It has been scientifically proven that almost everyone remembers negative events more clearly than positive ones. Apparently it is something to do with spending more time processing negative information more thoroughly than positive information.
This probably explains why most of the mass media and consumer generated content about Malaysia Airlines is negative.
Of course its disjointed and poorly thought out marketing tactics and privatization programme aren’t helping but you can read about that here.
When a firm experiences a run of bad luck, it needs to be on top of its game when it comes to engaging consumers and restoring confidence in its ability. It also needs a bit of luck and that luck can appear in many different ways.
Yesterday Malaysia Airlines flight MH2 from Kuala Lumpur was carrying the irrepressible London Mayor Boris Johnson who had been working his magic on a trade trip in the region. During the flight a passenger described by one of Mr Johnson’s staff as being ‘off his head’ got abusive and had to be restrained by the MAS staff, with a little help from Boris.
Police met the plane in London and the passenger was taken away and later charged. When asked about the Malaysia Airlines crew, the Mayor’s staff had nothing but praise. Eileen Burbidge travelling with Mr Johnson said, “so impressed w/MH2 cabin crew (Kuala Lumpur-LHR); amazing professionalism/handling of passenger who was off his head.”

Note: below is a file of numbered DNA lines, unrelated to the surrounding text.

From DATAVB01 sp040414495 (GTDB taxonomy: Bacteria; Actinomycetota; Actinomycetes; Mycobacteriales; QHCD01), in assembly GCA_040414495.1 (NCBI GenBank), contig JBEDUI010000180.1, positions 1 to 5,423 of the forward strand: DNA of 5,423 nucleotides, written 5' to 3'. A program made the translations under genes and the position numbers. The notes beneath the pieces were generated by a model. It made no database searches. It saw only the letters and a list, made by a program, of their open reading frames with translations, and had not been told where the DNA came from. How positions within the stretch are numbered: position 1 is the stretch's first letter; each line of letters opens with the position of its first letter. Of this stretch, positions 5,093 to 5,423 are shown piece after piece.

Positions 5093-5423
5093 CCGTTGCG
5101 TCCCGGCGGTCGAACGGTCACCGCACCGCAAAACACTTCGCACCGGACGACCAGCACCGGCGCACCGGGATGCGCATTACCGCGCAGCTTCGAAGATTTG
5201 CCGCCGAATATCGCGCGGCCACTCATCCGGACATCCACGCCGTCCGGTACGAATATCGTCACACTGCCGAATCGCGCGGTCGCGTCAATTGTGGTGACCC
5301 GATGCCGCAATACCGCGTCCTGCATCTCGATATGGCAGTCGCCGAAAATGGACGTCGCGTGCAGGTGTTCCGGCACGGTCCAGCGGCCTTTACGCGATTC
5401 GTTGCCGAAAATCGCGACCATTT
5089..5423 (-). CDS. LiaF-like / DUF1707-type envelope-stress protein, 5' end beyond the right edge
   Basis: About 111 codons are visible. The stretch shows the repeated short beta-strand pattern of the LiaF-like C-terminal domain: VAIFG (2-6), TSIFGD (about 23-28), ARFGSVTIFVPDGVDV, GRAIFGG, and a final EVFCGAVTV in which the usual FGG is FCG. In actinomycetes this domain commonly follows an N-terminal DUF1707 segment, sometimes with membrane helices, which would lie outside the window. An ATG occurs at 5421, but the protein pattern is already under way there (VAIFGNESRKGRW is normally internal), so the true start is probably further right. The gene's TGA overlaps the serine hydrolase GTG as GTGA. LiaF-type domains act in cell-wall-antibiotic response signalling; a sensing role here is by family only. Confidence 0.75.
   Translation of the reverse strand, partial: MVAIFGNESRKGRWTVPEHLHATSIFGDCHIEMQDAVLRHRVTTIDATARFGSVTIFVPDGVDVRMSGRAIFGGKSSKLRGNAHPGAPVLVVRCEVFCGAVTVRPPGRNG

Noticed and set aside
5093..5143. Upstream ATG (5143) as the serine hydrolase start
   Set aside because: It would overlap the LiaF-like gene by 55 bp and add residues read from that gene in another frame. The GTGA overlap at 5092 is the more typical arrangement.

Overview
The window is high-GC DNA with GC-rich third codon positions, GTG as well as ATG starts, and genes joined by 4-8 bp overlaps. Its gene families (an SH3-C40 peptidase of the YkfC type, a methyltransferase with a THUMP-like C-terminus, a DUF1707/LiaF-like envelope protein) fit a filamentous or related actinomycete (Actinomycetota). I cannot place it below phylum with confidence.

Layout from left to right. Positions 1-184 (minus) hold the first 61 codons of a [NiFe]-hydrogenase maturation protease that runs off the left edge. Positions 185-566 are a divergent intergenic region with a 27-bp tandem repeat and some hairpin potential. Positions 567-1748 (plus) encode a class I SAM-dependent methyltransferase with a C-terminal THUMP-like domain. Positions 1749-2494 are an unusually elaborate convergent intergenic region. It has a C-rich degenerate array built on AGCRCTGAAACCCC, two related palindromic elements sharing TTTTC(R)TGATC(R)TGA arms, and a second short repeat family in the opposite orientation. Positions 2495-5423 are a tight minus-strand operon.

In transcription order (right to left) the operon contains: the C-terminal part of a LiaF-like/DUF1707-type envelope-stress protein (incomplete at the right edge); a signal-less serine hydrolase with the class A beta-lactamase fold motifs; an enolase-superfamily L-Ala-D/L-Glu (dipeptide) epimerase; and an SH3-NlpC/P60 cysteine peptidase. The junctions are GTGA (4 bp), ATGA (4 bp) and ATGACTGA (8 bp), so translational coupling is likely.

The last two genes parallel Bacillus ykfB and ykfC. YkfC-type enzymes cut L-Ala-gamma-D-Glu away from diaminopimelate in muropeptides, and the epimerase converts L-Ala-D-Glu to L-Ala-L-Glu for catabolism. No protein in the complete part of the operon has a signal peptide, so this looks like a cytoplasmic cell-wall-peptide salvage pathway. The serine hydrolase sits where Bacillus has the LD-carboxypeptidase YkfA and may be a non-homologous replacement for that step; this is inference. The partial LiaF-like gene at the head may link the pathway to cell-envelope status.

This small but significant event is a great opportunity to start the process of rebuilding the MAS reputation. It isn’t enough to salvage the airline’s reputation but it is a good place to start.
Here are six things the airline must do immediately to get the most out of this good news story:
1) Write a number of stories about the event from different angles. Include interviews with the cabin crew, other passengers and of course Mr Johnson. Share the articles across multiple platforms.
2) Meanwhile share the mainstream press stories across social media and encourage others to also share them.
3) Share the video of the event across all channels.
4) Get cabin crew involved on TV chat shows to talk about their lives with MAS, the event and other events and how they deal with them.
5) Hold informal internal coffee mornings for other staff to interact with the crew and learn from them and build morale.
6) Monitor social media discussions about the event and contribute to those discussions. Also comment on discussions and articles and follow up with responses to those comments, even if they are negative. Not from a corporate perspective but from a human one.
The rejuvenation of the MAS brand and its reputation will take more than privatization, a new name, renegotiated supplier contracts and redundancies.
The airline must restore consumer confidence in its ability to offer a professional, competent, efficient and effective service. The performance of the staff in this potentially explosive situation is the first step in that process and it must be leveraged effectively and organically to maximum effect.